When Craig attempted to accelerate his mana with a Mind Stone, I dropped a Spellstutter Sprite, and a Sage’s Dousing tried to stop it. Luckily there was another Sprite waiting in the wings to counter the Mind Stone before it resolved.

I was able to resolve a Vendilion Clique after Craig took his draw, but it was promptly hit by Pacifism. On my turn however, I bounced his Pacifism with a Cryptic Command, and by animating a Mutavault, I swung in for lethal.

1-0

In game 2, we traded lands for a few turns until Craig made an Augury Adept, which was met by my Bitterblossom. He was able to resolve a Mind Stone, and when he tried to pacify a token, I had Scion of Oona for backup.

The next turn meant a Jace Beleren for myself, and a Wall of Reverence for Craig, although it was countered by a Spellstutter Sprite. After a Vendilion Clique revealing a hand full of land and a Cryptic Command to bounce one of his land, he quickly conceded.

2 Wins – 1 Loss

Well, for a player who had never played any type of Faeries deck before, I thought I did relatively well. With my only loss to some mana screw against an Esper deck, I was happy with my performance, and was awarded with second place.

Do you guys remember Matt and his Turbo Fog deck from round 1? Well, in round 3 he was paired up against Matt the store owner, who was piloting a mono-white weenie deck. After the round was up, there was an interesting board position to look at.

Yes, there are 7 Oblivion Rings on the table, many of them affecting each other.

Yes, there are 7 Oblivion Rings on the table, many of them affecting each other.

On a parting note, in the wake of Pro Tour Kyoto, I would like to talk about the matchups this deck has with the ever-present red-white deck affectionately known as Cruise or Boat Brew.

When facing down the Cruise deck, tempo is everything. Playing as many cards like Lapse of Certainty and Mistbind Clique are crucial to coming out on top. Save your Cryptic Commands for the big threats like Cloudgoat Ranger, Siege-Gang Commander and Spectral Procession. In addtion, playing your Vendilion Cliques during combat to serve as a kill spell against threats like a 2/2 Figure of Destiny or a Reveillark.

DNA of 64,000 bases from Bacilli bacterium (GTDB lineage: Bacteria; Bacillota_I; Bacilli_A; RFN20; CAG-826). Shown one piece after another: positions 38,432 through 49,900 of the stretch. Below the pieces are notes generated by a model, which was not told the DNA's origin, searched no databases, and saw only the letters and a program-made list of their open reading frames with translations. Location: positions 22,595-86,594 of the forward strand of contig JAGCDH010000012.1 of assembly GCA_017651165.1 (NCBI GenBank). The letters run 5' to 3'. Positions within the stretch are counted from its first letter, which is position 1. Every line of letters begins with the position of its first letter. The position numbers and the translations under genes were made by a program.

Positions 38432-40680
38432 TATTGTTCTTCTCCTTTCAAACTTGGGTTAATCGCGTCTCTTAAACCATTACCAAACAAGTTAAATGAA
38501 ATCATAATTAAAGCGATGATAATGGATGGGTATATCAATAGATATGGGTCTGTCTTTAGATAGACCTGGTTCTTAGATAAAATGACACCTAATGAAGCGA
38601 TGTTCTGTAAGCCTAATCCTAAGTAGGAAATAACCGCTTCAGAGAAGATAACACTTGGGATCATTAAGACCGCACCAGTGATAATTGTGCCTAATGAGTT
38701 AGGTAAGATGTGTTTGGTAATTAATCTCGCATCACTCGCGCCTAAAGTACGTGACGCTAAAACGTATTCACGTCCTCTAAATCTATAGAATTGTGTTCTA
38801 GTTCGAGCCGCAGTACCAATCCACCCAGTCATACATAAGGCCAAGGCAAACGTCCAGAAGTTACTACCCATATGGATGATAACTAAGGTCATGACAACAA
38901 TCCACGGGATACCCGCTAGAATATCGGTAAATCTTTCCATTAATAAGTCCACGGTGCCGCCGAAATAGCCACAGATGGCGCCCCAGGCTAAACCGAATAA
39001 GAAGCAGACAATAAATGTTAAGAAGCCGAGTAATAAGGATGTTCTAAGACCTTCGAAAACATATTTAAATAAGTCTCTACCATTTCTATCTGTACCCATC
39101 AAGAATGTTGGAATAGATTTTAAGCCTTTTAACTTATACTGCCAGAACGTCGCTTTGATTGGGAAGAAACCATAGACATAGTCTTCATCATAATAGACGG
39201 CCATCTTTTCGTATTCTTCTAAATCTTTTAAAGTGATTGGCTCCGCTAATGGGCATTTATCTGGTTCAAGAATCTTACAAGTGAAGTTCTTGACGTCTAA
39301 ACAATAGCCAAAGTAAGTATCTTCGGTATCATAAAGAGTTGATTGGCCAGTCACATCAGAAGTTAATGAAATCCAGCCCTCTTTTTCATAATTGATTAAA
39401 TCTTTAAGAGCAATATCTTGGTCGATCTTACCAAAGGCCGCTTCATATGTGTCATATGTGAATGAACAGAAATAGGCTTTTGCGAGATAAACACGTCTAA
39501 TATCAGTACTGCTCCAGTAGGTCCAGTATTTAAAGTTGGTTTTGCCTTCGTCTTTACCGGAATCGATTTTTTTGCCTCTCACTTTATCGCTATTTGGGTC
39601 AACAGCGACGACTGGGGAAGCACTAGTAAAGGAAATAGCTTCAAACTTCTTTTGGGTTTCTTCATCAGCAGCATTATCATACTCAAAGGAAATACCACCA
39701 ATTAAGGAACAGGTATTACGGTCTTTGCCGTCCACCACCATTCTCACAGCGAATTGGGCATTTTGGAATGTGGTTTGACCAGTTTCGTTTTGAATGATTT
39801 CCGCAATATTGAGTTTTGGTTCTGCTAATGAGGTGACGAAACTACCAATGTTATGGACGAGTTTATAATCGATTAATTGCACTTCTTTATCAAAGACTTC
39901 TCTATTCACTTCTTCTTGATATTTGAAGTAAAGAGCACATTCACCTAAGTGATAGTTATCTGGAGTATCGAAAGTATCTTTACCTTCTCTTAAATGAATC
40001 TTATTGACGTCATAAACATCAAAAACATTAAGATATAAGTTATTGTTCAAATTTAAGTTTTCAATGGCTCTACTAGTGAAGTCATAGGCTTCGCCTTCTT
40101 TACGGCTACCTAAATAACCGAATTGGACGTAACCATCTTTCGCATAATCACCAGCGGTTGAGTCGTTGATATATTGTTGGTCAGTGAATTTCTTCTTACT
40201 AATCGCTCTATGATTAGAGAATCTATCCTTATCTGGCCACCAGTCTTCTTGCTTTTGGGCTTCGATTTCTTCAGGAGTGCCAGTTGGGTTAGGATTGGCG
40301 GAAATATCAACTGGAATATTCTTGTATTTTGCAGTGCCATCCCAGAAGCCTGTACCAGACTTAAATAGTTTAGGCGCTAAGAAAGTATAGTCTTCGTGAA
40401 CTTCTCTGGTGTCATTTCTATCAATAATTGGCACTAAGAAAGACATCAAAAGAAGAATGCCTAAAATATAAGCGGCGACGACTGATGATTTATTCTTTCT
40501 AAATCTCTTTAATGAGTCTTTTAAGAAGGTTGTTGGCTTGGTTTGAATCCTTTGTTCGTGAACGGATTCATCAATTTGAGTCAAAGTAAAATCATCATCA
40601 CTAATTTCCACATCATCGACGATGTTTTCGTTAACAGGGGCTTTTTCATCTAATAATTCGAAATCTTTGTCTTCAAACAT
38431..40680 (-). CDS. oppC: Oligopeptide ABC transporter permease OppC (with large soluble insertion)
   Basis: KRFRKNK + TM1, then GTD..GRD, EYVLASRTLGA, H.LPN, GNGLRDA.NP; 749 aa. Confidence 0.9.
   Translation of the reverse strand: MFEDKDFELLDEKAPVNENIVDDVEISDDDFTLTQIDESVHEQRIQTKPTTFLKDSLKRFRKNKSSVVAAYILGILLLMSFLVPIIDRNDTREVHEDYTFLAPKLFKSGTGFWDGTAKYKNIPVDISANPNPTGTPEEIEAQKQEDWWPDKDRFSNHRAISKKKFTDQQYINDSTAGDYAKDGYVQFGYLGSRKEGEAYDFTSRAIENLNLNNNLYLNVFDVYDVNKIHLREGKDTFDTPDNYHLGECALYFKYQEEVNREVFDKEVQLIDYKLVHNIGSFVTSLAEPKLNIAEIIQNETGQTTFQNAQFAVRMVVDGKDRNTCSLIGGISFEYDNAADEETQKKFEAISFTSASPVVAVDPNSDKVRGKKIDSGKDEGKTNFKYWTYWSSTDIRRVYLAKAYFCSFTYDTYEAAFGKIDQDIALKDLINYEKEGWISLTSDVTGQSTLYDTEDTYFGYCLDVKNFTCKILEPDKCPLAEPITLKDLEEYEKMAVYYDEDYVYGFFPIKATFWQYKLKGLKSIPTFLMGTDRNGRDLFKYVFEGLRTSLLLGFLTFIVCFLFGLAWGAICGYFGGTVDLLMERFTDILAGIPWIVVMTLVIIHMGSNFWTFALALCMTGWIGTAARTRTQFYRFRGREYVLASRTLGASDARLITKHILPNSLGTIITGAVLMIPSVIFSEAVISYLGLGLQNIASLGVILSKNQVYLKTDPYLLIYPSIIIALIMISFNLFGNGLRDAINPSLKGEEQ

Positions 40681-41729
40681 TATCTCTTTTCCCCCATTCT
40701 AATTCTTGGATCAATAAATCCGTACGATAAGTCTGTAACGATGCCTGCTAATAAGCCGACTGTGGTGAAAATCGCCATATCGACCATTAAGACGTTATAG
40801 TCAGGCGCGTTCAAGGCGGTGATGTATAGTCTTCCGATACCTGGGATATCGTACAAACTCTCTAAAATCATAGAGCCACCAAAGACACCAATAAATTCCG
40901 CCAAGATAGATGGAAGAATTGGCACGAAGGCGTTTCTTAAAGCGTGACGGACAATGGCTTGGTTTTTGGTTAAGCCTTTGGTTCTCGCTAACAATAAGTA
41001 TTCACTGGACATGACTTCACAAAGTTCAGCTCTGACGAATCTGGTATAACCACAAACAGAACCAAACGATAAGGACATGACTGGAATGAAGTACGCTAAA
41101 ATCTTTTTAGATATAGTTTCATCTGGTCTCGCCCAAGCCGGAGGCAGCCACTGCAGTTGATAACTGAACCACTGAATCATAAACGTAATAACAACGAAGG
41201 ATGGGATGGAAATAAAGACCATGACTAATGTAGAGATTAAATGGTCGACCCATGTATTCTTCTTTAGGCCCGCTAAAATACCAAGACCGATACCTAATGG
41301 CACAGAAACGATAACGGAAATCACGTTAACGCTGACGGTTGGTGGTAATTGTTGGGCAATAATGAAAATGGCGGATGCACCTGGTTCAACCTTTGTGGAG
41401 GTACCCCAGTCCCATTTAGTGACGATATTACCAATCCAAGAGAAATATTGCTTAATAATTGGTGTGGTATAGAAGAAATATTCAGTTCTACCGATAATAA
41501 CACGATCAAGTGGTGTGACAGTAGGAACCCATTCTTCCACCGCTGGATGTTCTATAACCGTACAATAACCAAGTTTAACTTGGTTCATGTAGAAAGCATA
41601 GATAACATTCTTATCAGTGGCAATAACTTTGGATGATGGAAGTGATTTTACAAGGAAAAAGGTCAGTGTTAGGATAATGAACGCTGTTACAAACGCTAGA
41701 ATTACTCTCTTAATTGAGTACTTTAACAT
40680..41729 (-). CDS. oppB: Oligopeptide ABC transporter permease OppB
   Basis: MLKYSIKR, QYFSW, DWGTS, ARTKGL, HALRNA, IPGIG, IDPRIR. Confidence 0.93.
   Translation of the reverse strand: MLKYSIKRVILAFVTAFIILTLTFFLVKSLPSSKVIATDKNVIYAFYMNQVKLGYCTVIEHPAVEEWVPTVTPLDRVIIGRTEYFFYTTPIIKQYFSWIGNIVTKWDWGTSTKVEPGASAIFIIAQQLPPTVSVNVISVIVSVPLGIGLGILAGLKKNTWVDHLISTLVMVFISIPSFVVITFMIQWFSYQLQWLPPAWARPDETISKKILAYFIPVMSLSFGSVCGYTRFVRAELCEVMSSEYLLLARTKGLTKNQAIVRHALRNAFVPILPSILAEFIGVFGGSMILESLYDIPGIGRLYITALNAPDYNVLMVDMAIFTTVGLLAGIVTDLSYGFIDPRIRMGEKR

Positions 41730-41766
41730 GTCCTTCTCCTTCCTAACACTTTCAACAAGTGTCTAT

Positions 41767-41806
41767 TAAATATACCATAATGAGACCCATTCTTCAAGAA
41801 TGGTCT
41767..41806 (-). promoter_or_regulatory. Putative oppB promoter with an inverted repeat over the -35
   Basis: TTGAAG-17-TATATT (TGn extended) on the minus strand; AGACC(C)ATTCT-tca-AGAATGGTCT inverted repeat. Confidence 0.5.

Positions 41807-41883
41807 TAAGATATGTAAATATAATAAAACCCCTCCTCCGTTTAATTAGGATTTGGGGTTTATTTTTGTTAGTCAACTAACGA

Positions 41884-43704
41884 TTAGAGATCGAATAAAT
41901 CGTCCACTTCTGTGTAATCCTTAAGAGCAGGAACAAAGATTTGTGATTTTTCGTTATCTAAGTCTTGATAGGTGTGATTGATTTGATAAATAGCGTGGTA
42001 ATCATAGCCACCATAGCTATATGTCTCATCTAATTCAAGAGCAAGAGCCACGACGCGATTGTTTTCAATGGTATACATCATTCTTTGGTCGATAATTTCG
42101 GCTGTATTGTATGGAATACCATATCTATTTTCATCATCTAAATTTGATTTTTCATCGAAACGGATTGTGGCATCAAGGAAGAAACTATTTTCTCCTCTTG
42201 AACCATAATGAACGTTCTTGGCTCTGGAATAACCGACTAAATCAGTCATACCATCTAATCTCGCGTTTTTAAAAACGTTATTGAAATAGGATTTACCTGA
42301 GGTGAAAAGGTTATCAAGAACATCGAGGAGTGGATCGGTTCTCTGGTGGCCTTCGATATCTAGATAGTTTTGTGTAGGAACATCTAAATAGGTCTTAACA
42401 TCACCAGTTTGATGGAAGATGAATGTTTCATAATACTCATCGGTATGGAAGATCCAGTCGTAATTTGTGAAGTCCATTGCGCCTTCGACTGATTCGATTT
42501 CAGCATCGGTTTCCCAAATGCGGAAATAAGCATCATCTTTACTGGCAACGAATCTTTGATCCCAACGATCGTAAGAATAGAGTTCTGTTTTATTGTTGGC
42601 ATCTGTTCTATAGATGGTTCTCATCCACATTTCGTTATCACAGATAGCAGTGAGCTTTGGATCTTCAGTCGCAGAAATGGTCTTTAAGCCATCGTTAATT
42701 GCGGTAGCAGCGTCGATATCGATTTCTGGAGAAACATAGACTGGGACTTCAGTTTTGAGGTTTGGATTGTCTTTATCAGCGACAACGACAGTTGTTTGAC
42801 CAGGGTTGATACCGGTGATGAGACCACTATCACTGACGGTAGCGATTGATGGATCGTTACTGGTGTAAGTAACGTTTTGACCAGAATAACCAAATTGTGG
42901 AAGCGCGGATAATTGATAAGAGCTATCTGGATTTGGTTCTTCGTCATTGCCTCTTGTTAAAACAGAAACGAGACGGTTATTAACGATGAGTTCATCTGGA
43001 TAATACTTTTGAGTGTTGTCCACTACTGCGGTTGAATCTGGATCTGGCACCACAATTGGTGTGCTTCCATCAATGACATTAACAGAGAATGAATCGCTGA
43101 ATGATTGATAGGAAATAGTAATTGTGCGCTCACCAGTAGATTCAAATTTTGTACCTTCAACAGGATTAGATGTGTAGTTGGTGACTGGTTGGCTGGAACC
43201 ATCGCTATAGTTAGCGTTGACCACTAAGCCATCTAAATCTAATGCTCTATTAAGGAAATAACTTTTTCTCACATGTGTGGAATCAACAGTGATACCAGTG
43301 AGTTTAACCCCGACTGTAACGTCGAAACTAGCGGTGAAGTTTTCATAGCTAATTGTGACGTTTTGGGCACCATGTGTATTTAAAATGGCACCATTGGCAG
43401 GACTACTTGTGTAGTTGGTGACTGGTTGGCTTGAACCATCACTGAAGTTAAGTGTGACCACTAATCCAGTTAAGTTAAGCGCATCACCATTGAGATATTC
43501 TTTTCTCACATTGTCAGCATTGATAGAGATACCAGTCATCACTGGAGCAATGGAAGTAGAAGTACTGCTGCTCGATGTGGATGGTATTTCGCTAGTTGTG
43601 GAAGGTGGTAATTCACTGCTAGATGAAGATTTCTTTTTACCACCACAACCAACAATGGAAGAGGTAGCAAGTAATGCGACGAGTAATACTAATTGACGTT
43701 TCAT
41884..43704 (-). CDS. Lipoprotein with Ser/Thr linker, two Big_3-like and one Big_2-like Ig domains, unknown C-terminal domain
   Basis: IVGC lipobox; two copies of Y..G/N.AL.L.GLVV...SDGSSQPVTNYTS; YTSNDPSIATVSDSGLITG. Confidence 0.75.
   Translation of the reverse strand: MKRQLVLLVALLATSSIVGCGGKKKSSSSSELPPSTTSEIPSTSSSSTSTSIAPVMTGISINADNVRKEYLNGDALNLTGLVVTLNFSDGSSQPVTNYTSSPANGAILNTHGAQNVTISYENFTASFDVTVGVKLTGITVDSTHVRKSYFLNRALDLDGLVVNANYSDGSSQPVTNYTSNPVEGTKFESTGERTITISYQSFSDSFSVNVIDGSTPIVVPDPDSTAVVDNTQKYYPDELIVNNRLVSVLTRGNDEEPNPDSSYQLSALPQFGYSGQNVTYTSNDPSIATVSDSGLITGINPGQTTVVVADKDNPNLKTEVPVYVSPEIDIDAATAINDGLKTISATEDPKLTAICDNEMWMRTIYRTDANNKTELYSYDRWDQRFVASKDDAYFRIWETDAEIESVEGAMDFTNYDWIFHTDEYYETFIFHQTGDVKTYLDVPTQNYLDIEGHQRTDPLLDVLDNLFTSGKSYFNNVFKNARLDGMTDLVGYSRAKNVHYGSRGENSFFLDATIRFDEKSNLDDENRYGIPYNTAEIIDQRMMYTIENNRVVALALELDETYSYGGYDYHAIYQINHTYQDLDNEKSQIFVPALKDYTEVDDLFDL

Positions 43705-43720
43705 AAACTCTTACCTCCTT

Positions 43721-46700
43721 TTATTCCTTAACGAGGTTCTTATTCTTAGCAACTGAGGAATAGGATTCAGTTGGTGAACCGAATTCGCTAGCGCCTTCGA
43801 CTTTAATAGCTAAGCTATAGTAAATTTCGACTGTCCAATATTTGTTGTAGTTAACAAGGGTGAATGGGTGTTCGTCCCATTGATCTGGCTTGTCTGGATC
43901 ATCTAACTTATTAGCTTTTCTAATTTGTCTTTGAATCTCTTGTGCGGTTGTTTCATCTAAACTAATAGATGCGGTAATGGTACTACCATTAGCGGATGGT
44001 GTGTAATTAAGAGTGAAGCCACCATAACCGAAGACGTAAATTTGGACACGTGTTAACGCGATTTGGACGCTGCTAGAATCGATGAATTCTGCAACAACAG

You’ll obviously want to bring in Celestial Purges for games 2 and 3, in addition to Marks of Asylum to reduce the power of Ajani Vengeant and Siege-Gang Commander. The extra lapses will also help you here, and Bitterblossom is great in a war of attrition.

With the right sideboard choices, and some tactical playing, this Faeries deck can have an extremely solid matchup against one of the most popular decks in the format, the red-white Cruise deck.

This is getting long, so I’ll say goodbye for now!

The New Faeries Archetype – UWb (Part 1)

Hello everyone, and welcome to my first article here on the Power 9 Pro website. My name is Zak, and I hope that I’ll be here for quite a long time. If you’d like a bit more info on me, feel free to click on over to my bio.

The Faeries archetype is one that has dominated the last year of Standard play, and these powerful winged creatures have even gone so far as to make a splash in Extended as well. Unfortunately for those who favour the Faerie tribe, Wizards has made a very blatant attempt at fixing the power level of the Faerie deck with new spells like Volcanic Fallout and Scattershot Archer.

The reason that these two cards present a threat to the current Faerie strategy is simply because they are uncounterable. Between Cryptic Commands, Broken Ambitions‘, and other counterspells like Remove Soul and Negate, a large portion of any faeries build is sunk into a suite of counterspells. While Scattershot Archers can be countered, it’s coming down in the early game cannot. Aside from a lucky removal spell, a turn one or two Scattershot archers is enough to significantly halt the progress of the Faerie deck. Between spellstutter sprites, vendilion cliques, scions of oona and the ever-present faerie rogue tokens courtesy of bitterblossom, a resolved archers can make it near impossible to mount an offense.

The answer to both of these threats started as a joke at my local store. The store owner said that faerie decks will have to start playing white to allow for Mark of Asylum. Believe it or not, this enchantment effectively hoses the two new Conflux threats, in addition to giving the fae a stronger matchup against any sort of red deck wins variant. So, I promptly ordered a playset off eBay, and when they arrived I started to design what would hopefully become the new faeries deck.

The first thing I needed to do was to create the skeletal framework for the deck; the cards that are auto-includes. In short, that’s almost all of the blue spells.

Unless you’ve been living under a rock for the past year, you’ll know that the faeries deck must absolutely have a playset of cryptic commands at its disposal. The sheer versatility of this card makes it invaluable to the Faerie archetype.

On the cheaper end of the counterspell spectrum we have Spellstutter Sprite, a card that works wonders in the early game to prevent your opponent from coming out at full force, in addition to giving you a 1/1 flier. Again an auto four-of, Spellstutter Sprite is too good to pass up.